Brain Responses to Emotional Faces in Natural Settings: A Wireless Mobile EEG Recording Study
The detection of a human face in a visual field and correct reading of emotional expression of faces are important elements in everyday social interactions, decision making and emotional responses. Although brain correlates of face processing have been established in previous fMRI and electroencephalography (EEG)/MEG studies, little is known about how the brain representation of faces and emotional expressions of faces in freely moving humans. The present study aimed to detect brain electrical potentials that occur during the viewing of human faces in natural settings. 64-channel wireless EEG and eye-tracking data were recorded in 19 participants while they moved in a mock art gallery and stopped at times to evaluate pictures hung on the walls. Positive, negative and neutral valence pictures of objects and human faces were displayed. The time instants in which pictures first occurred in the visual field were identified in eye-tracking data and used to reconstruct the triggers in continuous EEG data after synchronizing the time axes of the EEG and eye-tracking device. EEG data showed a clear face-related event-related potential (ERP) in the latency interval ranging from 165 to 210 ms (N170); this component was not seen whilst participants were viewing non-living objects. The face ERP component was stronger during viewing disgusted compared to neutral faces. Source dipole analysis revealed an equivalent current dipole in the right fusiform gyrus (BA37) accounting for N170 potential. Our study demonstrates for the first time the possibility of recording brain responses to human faces and emotional expressions in natural settings. This finding opens new possibilities for clinical, developmental, social, forensic, or marketing research in which information about face processing is of importance.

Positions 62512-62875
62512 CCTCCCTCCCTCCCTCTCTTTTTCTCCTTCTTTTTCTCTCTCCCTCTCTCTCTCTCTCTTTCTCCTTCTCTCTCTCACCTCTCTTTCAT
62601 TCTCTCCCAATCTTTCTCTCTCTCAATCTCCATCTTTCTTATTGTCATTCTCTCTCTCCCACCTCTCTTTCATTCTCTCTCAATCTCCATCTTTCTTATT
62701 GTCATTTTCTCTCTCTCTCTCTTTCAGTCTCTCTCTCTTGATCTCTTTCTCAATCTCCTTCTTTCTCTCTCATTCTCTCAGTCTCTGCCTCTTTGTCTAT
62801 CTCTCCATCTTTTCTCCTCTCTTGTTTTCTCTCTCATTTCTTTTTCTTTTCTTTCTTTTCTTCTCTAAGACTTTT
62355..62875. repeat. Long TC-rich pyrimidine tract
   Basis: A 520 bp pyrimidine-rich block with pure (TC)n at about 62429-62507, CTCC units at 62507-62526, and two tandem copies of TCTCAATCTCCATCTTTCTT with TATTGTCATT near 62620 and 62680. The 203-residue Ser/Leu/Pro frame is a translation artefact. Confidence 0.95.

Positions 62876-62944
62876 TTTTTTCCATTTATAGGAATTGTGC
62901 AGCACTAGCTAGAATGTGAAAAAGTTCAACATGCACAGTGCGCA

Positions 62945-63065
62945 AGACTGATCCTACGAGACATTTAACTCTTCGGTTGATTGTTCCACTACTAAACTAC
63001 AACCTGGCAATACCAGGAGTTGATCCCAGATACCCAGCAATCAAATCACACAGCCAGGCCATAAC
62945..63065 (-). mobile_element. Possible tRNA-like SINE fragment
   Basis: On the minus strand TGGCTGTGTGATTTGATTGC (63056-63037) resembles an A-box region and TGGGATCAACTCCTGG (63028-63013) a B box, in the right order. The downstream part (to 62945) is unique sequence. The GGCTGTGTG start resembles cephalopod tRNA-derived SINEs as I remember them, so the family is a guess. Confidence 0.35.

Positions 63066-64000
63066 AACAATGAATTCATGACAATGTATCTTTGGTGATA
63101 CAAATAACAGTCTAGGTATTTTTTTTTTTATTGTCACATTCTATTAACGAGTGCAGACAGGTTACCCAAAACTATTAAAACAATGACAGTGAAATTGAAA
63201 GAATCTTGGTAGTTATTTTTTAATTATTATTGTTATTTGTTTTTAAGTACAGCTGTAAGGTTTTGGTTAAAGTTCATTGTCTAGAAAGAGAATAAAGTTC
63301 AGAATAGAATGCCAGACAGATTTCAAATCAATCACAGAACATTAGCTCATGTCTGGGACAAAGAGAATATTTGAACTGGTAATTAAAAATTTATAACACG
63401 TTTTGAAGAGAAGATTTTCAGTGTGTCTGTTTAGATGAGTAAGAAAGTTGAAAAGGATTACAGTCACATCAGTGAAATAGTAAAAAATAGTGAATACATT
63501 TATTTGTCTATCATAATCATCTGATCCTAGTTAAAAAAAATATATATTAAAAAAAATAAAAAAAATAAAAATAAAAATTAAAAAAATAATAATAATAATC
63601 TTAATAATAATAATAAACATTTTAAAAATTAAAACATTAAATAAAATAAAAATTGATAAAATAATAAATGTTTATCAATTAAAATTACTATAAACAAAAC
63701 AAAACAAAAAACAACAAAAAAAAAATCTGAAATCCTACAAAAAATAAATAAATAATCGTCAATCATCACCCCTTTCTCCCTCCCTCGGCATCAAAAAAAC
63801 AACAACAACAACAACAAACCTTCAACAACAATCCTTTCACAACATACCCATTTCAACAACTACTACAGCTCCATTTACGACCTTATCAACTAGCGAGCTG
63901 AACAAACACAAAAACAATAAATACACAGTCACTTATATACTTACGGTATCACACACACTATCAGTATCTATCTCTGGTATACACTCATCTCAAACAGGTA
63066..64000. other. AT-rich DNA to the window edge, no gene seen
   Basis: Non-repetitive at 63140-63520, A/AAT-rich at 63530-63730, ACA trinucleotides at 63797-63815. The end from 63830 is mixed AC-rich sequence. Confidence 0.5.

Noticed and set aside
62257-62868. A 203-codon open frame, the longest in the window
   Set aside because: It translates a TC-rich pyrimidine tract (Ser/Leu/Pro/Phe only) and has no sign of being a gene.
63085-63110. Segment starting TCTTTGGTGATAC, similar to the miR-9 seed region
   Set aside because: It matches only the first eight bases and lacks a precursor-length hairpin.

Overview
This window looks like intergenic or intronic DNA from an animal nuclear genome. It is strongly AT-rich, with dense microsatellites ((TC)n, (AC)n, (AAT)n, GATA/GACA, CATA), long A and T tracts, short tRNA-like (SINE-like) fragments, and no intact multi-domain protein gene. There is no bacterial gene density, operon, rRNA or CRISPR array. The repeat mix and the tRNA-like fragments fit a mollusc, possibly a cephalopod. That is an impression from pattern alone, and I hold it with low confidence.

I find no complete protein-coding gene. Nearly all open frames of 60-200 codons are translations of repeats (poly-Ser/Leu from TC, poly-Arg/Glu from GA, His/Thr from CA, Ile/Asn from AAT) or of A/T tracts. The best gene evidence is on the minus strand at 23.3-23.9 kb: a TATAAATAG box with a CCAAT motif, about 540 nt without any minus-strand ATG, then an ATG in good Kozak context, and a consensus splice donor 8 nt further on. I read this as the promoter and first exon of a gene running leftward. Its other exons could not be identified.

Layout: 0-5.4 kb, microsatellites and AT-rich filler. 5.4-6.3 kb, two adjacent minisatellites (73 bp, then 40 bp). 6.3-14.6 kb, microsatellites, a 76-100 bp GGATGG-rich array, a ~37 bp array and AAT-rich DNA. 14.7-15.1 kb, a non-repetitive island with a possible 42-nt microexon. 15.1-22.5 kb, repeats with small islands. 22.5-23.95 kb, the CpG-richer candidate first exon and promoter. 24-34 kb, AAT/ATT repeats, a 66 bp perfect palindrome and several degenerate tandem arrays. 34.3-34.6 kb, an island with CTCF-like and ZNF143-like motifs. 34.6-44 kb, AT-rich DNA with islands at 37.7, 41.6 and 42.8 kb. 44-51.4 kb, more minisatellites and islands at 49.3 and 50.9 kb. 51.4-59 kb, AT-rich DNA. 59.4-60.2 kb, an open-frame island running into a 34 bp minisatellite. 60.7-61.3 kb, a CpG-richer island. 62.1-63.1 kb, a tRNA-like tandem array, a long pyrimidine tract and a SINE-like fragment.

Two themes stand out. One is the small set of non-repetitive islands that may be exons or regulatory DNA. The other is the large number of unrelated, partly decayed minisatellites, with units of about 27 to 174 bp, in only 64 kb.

open access article
Citation : Soto, V., Tyson-Carr, J., Kokmotou, K., Roberts, H., Cook, S., Fallon, N., Giesbrecht, T. and Stancak, A. (2018) Brain responses to emotional faces in natural settings: a wireless mobile EEG recording study. Frontiers in Psychology, 9, p.2003.
Peer Reviewed : Yes